The abrasive old man, Simeon Lee, has invited all his family for Christmas. It is unusual, as the old man is not very cozy with his family. Among the guests are his estranged son, Harry, and his granddaughter Pilar whom none of the family members have ever set eyes on.
The atmosphere in the house is uneasy, as the family members do not get along well with each other. Simeon Lee is extremely rich and deliberately obnoxious. He delights in baiting his sons and seeing them squirm. He drops hints that there might be changes to his will.
The tension in the house builds up and reaches its climax with a loud shattering of furniture and a horrible scream. The family rushes upstairs to the old man’s room, only to find it locked. They break the door open, and find the old man dead, with his throat slit.
Superintendent Sugden, who visited the house earlier to see the old man, says he was called in by Simeon Lee about the theft of some uncut diamonds. Now, there seems to be one more motive, theft.
Poirot is visiting a friend in the neighborhood, and is called in to lend a hand in the investigation. And he finds that each and every person in that house had a motive for eliminating Simeon Lee. The old man definitely did not have an endearing personality and took delight in tormenting his own children.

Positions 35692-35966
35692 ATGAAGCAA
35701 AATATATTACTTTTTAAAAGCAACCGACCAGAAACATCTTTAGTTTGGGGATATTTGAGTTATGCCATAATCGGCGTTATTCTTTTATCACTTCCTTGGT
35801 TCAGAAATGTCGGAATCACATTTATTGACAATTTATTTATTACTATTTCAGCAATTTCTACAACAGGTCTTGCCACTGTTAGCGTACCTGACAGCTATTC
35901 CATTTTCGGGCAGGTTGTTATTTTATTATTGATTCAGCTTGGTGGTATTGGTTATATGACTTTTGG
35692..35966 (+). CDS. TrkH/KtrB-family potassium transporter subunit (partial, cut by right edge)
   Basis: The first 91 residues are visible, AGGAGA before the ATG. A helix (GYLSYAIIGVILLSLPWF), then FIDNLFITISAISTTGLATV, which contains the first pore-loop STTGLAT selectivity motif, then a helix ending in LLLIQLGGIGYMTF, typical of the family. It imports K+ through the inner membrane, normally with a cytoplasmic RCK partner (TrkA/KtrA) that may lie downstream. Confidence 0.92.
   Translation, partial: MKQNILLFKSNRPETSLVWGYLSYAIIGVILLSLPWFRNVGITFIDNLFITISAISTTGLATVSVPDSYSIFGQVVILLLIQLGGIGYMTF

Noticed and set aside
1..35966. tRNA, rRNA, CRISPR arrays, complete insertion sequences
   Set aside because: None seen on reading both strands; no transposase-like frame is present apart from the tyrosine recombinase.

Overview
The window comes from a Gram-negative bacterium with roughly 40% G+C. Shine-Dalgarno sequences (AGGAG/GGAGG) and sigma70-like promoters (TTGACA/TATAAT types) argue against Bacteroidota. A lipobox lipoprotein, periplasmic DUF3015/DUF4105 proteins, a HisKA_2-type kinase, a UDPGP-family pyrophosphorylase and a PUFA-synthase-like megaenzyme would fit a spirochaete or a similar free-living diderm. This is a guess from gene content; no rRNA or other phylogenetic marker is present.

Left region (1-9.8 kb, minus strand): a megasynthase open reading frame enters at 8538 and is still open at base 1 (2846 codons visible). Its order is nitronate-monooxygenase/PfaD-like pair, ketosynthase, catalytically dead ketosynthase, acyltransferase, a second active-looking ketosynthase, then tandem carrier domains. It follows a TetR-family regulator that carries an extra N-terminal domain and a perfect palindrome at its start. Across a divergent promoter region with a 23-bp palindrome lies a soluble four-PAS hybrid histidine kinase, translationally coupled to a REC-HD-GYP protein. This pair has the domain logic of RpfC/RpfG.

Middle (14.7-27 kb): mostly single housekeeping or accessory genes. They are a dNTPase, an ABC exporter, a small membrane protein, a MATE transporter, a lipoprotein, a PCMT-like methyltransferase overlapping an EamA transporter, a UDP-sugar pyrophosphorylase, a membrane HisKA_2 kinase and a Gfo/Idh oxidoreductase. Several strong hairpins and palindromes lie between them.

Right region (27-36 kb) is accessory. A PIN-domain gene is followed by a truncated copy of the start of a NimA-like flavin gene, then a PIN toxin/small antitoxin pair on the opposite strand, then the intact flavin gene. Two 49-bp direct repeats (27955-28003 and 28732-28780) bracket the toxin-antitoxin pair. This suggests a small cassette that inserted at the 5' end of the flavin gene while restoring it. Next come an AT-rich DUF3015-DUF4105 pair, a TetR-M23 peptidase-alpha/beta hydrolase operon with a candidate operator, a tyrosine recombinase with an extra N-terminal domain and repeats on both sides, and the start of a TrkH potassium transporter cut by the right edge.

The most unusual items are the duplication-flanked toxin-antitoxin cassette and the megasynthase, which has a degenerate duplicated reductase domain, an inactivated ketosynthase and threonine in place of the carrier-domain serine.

But, the door was locked when the murder was committed, and it seems everyone in the house at that moment was elsewhere and could not have been in Simeon Lee’s room, committing the murder.
Is there something else, some other angle to this puzzle, that everybody, including Poirot, is missing?
About Agatha Christie
Agatha Christie was a British author.
Other books by Agatha Christie - The Murder of Roger Ackroyd, Crooked House, Death on the Nile, A Murder is Announced, Murder Is Easy, Five Little Pigs, Peril at End House, and The Mystery of the Blue Train.
Christie wrote crime stories, detective fiction.
Agatha Christie was born in 1890 in Devon, England. She was homeschooled and was also trained in music. A fan of detective fiction, Christie decided to create her own detective character, the quirky but likeable Hercule Poirot and wrote her first detective novel, The Mysterious Affair At Styles. It was a long time before the novel was published, but it became a bestseller, and Christie’s career as a crime/detective fiction writer soon began to take off. Unfortunately, she did not foresee the popularity of Poirot and made him a man of at least middle age in his first book. This led to problems later on, as she had to feature him in several detective stories for many more decades.